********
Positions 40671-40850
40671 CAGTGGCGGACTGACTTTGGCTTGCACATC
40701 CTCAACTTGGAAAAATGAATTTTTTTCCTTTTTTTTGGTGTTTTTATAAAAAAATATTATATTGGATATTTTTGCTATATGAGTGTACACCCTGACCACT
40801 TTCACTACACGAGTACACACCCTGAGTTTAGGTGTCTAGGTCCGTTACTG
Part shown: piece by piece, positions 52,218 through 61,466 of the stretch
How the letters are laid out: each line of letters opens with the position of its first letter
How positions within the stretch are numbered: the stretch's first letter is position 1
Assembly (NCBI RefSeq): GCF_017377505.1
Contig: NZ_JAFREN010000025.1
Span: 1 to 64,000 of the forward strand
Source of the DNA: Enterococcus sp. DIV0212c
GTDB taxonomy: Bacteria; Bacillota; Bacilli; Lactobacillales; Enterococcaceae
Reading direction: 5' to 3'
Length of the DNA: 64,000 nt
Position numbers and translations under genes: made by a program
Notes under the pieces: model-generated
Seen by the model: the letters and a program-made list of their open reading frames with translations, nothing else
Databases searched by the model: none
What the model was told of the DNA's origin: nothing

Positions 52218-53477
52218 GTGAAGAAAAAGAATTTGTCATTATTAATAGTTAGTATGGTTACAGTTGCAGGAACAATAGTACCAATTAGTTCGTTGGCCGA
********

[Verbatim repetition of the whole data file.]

Positions 40671-40850
40671 CAGTGGCGGACTGACTTTGGCTTGCACATC
40701 CTCAACTTGGAAAAATGAATTTTTTTCCTTTTTTTTGGTGTTTTTATAAAAAAATATTATATTGGATATTTTTGCTATATGAGTGTACACCCTGACCACT
40801 TTCACTACACGAGTACACACCCTGAGTTTAGGTGTCTAGGTCCGTTACTG
Part shown: piece by piece, positions 52,218 through 61,466 of the stretch
How the letters are laid out: each line of letters opens with the position of its first letter
How positions within the stretch are numbered: the stretch's first letter is position 1
Assembly (NCBI RefSeq): GCF_017377505.1
Contig: NZ_JAFREN010000025.1
Span: 1 to 64,000 of the forward strand
Source of the DNA: Enterococcus sp. DIV0212c
GTDB taxonomy: Bacteria; Bacillota; Bacilli; Lactobacillales; Enterococcaceae
Reading direction: 5' to 3'
Length of the DNA: 64,000 nt
Position numbers and translations under genes: made by a program
Notes under the pieces: model-generated
Seen by the model: the letters and a program-made list of their open reading frames with translations, nothing else
Databases searched by the model: none
What the model was told of the DNA's origin: nothing

Positions 52218-53477
52218 GTGAAGAAAAAGAATTTGTCATTATTAATAGTTAGTATGGTTACAGTTGCAGGAACAATAGTACCAATTAGTTCGTTGGCCGA